today best known for his innovative reforms of the Parisian stock exchange.
"The South Sea Islands," eighteenth-century wit Samuel Johnson once quipped during one of his famous "Quote-Off" garden parties, "are only fit, for Shyster joint-stock Company Speculators, and for the Scots." As always, the Good Doctor was at least 40 per cent. correct. Few Britons of Johnson's generation traveled to the far-flung climes of the South Seas, modern-day Polynesia. But, by the late nineteenth century, divers and sundry pale-and-wan-types were steamer-tramping their way to the newly-imperialized islands of the south Pacific. The mustachioed professional author and dyspeptic Robert Louis Stevenson was one such consumptive, a condition perhaps to blame on his adolescence in the miserable climes of Scotland. Finding San Francisco, his first escape, too clogged with polluted places of disrepute, like denim factories, Chinese laundromats, and tenderloin stands, Stevenson packed up his wife, Fanny, and their imaginary children in 1888 for a maritime journey to the sun-kissed Antipodes.
He left his consumptive condition in San Francisco: A contemporary hand-colored photograph of the house Stevenson and his family left behind in Monterrey, California. As you might be able to tell from the condition of the house, Stevenson's efforts at gold prospecting on the nearby American River were at least forty years late and several Pounds Sterling short.
Stevenson traveled to the Marquesas, Tahiti, Samoa, and Hawai'i before settling permanently in Samoa. He chronicled his experiences in several books and essays, churning out In the South Seas, A Footnote to History: Eight Years of Trouble in Samoa, and Polynesia on 40 Shillings a Fortnight, in addition to several short stories set in the South Pacific, during his six years there.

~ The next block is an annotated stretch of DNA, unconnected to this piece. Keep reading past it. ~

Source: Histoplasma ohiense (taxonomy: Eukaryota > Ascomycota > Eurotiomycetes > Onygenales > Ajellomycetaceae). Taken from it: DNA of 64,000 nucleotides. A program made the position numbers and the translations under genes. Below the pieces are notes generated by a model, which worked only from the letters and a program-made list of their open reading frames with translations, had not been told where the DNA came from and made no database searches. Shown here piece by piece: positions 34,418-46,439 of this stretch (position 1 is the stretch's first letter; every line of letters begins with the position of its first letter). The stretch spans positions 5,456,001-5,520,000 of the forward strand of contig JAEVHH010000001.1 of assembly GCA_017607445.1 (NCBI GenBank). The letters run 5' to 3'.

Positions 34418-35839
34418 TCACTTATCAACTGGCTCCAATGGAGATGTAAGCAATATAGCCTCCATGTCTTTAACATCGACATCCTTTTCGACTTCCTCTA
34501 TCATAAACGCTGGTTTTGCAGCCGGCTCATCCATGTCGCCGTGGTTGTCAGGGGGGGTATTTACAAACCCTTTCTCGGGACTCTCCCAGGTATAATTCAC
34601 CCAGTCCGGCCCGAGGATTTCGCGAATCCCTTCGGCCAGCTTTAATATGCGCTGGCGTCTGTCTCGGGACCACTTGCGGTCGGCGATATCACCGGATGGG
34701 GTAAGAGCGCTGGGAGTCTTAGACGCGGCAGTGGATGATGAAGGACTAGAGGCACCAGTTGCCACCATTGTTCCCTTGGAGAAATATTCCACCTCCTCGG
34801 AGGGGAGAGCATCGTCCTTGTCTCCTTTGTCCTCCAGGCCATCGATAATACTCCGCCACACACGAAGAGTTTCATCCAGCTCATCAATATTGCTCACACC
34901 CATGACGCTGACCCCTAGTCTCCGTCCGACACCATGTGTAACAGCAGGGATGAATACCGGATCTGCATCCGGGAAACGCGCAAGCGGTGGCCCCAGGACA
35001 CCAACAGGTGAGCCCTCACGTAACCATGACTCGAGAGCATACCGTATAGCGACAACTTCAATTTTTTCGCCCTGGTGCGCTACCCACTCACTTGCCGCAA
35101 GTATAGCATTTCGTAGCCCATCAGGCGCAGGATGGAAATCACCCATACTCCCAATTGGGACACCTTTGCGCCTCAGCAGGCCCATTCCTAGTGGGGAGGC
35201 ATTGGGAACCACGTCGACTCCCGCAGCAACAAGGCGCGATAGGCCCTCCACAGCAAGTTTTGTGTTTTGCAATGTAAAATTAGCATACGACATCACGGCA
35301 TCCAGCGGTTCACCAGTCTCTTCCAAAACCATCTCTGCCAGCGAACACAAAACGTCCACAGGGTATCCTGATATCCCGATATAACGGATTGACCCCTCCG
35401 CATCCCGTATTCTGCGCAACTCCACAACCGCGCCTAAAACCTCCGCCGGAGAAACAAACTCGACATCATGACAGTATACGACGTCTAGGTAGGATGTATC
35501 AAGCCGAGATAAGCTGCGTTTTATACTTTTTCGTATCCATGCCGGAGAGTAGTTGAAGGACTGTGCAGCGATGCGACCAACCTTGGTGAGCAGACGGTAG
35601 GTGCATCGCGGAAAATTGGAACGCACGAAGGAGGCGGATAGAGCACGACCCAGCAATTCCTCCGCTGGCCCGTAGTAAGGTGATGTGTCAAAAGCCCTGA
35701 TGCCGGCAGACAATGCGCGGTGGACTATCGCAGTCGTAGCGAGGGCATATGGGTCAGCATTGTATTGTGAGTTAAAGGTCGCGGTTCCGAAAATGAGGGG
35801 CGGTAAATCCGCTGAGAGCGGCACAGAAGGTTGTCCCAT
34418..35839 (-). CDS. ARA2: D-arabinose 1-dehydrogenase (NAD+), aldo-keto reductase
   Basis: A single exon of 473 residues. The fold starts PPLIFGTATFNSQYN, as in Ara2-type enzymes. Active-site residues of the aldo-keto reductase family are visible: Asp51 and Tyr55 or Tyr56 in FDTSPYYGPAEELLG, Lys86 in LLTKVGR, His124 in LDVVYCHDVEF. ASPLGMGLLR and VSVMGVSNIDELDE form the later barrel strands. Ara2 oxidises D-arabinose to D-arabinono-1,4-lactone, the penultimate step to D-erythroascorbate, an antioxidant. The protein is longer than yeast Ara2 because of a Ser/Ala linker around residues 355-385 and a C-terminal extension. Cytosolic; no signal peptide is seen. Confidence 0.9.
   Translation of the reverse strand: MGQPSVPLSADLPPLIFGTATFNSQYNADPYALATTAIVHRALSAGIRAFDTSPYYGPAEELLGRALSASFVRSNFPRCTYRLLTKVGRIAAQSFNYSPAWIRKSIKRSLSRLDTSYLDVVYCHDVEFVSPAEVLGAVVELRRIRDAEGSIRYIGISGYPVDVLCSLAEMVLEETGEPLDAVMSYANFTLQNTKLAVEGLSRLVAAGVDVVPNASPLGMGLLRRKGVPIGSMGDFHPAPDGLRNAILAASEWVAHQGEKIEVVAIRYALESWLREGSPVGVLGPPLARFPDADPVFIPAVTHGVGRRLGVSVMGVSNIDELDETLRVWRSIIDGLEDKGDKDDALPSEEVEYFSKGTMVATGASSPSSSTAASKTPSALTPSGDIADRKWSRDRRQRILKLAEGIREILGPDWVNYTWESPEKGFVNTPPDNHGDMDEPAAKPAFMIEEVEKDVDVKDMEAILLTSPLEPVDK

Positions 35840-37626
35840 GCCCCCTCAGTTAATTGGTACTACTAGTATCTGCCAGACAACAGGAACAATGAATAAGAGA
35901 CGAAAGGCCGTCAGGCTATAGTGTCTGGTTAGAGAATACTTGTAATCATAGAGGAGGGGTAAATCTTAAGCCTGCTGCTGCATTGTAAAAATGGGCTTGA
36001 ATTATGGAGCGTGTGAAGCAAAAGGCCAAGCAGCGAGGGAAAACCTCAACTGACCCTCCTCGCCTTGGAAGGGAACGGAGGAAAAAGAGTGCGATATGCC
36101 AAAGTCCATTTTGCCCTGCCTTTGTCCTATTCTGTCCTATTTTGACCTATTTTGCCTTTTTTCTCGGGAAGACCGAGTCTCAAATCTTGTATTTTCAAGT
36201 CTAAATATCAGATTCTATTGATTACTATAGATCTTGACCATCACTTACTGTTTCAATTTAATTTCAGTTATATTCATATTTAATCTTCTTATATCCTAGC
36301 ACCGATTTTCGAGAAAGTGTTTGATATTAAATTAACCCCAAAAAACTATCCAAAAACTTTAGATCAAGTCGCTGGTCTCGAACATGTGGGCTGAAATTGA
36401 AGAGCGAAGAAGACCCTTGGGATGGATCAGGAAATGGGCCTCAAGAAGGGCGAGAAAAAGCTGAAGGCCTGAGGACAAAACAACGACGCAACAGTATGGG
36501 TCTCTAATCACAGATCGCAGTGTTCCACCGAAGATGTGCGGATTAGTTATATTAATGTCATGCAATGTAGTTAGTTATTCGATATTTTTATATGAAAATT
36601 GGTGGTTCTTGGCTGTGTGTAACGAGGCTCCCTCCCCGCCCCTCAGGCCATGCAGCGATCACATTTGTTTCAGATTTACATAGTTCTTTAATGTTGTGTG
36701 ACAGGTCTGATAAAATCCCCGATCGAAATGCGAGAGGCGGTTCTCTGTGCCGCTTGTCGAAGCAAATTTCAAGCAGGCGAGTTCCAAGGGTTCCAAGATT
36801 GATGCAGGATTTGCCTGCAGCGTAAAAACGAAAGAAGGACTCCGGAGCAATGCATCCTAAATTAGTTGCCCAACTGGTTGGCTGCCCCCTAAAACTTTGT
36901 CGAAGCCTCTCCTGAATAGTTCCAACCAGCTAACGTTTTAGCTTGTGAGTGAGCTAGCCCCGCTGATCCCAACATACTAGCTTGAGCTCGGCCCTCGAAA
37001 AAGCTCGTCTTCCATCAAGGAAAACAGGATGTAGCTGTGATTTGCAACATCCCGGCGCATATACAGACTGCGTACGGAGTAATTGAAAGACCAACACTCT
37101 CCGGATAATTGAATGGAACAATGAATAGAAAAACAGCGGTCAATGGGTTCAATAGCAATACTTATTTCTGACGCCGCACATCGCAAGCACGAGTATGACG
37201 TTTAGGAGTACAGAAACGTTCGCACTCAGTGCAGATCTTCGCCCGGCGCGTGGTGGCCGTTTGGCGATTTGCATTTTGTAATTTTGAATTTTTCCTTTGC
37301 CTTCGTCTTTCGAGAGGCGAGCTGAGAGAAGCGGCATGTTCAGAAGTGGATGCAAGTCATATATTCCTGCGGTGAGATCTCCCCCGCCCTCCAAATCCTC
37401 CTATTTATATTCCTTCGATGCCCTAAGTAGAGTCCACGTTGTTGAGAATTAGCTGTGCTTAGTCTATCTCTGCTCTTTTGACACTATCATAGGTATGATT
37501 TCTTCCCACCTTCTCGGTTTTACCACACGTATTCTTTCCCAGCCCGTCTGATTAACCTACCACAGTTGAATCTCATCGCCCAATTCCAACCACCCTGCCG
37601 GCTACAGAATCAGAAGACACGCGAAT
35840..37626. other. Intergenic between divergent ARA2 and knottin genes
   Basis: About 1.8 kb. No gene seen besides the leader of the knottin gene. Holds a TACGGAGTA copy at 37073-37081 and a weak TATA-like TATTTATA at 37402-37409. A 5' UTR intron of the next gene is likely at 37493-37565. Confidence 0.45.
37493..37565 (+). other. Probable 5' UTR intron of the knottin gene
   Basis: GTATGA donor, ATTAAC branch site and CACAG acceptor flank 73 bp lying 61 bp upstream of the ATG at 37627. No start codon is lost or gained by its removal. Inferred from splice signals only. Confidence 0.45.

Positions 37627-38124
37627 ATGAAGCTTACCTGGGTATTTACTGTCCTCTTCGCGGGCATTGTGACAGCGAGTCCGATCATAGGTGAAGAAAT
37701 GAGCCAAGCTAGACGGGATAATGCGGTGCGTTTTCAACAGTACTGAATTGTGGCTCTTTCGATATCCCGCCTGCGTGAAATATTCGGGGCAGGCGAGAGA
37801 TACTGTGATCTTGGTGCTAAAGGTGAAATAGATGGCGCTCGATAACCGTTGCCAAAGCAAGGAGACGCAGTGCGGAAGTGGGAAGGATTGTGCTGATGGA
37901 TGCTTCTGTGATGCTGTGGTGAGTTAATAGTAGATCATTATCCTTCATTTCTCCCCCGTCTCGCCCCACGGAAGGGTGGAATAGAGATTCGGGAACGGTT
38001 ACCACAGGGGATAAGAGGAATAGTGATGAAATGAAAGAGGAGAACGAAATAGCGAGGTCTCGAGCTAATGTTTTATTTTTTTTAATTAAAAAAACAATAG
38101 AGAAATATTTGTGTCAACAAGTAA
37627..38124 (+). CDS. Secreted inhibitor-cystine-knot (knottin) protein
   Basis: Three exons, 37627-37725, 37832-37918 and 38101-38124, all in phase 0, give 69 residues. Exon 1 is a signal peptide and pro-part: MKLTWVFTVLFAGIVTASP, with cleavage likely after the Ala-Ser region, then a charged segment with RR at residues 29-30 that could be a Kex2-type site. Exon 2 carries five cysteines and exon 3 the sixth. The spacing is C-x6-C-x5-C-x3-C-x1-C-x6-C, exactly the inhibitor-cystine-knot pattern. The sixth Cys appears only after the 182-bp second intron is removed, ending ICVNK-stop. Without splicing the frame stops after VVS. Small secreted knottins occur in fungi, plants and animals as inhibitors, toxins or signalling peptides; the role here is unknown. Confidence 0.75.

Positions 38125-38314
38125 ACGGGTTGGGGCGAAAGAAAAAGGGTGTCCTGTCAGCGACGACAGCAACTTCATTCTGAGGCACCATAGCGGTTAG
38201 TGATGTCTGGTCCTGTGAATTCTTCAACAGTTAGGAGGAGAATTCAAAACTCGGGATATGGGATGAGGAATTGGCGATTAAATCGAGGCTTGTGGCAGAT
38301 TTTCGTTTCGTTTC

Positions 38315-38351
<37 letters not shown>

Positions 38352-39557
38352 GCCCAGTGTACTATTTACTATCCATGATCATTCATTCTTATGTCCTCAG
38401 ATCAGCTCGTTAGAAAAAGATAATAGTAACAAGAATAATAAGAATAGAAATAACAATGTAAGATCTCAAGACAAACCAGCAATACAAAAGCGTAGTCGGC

Stevenson's hand-drawn map of Samoa: Because he feared that steamship fumes would aggravate his distemper, Stevenson forced his family to travel from San Francisco to Samoa in an antiquated galleon, the Mentiroso, that still operated out of Manilla (pictured lower left).
R. L. hanging out with his favorite Polynesian monarch, King Kalakaua of Hawai'i, 1889: It is thought that a mutual respect for mustaches was the catalyst for their lasting friendship. In respect for an ancient Hawaiian custom, Stevenson never made direct eye contact with the native sovereign during their meetings.
For He's a Jolly Good Roger: A commemorative print sold in Edinburgh of Stevenson's welcome by the people of Samoa. Although this engraving is an accurate representation of the events, all participating are clothed inappropriately. The usually half-naked Samoan women seemingly have adopted modified togas, while RLS himself would have burned alive in that formal wool suit. But I realize that I am a Zealot for period clothing accuracy.
Stevenson paid four thousand dollars for a three-hundred-acre estate on an up-island plateau. Here, in 1890, he built his two-story and bi-veranded house, which he called Vailima, Samoan for "poorly informed real estate transaction." Great fans of his novels and short stories, the local Samoan chiefs called Stevenson "Tusitala, Teller of Tales," and the Scot enjoyed commissioning giant outrigger canoes from his neighbors.
A Samoan village, c. 1890: The hut-like building on the left is one of the first now-infamous confectionery factories in the islands, commissioned by Juliette Gordon Low for her new girls' paramilitary organization.
Robert and Fanny lived happily, if platonically, at Vailima for several years. Stevenson's health and his "chronic gauntness" never did fully recover, however, and he died at the end of 1894 at the age of forty-four. His chief-friends buried him on the top of Mt. Vaea, the peak behind Vailima. Today, on his tomb, there a the worn inscription that I think qualifies for Ten Best Literary Epitaphs of the Nineteenth Century:
Vailima: Now apparently property of the United States government (note the stars 'n' stripes).